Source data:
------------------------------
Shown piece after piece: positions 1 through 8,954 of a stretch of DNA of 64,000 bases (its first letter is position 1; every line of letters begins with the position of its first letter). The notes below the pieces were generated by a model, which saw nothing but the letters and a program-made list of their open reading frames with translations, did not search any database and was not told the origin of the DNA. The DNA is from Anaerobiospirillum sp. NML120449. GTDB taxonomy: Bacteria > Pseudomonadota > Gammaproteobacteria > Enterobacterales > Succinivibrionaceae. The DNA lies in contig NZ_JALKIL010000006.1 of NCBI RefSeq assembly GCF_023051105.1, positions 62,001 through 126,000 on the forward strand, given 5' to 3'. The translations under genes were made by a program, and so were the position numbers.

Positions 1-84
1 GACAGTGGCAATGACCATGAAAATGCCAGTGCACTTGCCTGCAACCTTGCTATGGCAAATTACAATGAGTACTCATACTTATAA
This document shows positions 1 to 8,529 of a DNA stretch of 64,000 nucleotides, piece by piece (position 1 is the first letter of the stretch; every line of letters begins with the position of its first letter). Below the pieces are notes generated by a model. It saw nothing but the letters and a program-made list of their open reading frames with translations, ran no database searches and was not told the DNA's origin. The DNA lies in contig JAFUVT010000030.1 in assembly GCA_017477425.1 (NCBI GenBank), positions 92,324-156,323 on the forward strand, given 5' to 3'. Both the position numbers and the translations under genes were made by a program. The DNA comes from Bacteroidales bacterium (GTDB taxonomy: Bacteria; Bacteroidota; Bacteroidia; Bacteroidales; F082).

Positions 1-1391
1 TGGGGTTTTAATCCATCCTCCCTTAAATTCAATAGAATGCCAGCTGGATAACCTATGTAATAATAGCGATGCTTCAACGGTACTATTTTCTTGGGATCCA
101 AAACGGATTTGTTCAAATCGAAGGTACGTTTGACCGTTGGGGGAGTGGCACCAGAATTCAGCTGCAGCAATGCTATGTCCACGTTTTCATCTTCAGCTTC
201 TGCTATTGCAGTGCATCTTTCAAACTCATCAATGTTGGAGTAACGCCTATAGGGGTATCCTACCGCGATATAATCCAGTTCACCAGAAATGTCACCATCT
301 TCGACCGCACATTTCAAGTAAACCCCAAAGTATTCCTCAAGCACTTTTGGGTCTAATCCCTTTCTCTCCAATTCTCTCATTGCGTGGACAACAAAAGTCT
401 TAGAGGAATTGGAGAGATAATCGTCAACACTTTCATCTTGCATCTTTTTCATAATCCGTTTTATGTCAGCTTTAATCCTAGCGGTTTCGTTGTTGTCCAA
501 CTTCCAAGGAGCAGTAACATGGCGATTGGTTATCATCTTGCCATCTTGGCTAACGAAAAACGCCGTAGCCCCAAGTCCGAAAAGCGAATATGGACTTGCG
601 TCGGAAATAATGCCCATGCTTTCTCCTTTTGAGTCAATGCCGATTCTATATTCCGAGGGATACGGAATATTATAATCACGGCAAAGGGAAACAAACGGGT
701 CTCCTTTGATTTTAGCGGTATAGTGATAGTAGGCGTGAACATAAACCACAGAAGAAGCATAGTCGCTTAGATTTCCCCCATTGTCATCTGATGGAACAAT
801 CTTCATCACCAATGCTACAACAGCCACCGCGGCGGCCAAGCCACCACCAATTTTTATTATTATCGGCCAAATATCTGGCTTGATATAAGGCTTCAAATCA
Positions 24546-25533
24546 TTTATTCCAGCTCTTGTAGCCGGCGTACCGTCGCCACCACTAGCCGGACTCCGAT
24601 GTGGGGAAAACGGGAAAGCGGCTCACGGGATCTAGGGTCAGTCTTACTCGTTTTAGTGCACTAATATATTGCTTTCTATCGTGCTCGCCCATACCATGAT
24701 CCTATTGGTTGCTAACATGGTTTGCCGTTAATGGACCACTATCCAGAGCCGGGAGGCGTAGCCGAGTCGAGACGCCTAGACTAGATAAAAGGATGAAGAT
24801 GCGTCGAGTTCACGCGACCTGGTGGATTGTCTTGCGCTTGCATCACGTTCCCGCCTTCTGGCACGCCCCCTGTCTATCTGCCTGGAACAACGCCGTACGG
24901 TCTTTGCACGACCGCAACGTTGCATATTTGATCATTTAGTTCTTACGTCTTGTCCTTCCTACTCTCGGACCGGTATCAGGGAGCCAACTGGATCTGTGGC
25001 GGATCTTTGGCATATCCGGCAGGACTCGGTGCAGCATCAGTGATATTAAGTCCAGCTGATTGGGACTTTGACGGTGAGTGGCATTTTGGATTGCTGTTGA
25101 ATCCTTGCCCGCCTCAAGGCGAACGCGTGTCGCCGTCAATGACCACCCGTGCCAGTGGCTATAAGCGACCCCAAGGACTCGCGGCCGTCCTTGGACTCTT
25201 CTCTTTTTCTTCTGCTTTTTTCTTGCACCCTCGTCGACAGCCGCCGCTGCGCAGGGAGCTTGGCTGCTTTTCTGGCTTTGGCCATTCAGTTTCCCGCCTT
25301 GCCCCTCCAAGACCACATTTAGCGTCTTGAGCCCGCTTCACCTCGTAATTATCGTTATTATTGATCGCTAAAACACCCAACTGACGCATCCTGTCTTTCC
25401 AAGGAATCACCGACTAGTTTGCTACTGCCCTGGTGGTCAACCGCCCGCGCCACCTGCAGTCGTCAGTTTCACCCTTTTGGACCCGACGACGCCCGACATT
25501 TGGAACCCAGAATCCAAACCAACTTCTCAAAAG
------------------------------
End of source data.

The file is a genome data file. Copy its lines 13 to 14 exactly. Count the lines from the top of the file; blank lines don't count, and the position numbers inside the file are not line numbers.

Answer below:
701 CTCCTTTGATTTTAGCGGTATAGTGATAGTAGGCGTGAACATAAACCACAGAAGAAGCATAGTCGCTTAGATTTCCCCCATTGTCATCTGATGGAACAAT
801 CTTCATCACCAATGCTACAACAGCCACCGCGGCGGCCAAGCCACCACCAATTTTTATTATTATCGGCCAAATATCTGGCTTGATATAAGGCTTCAAATCA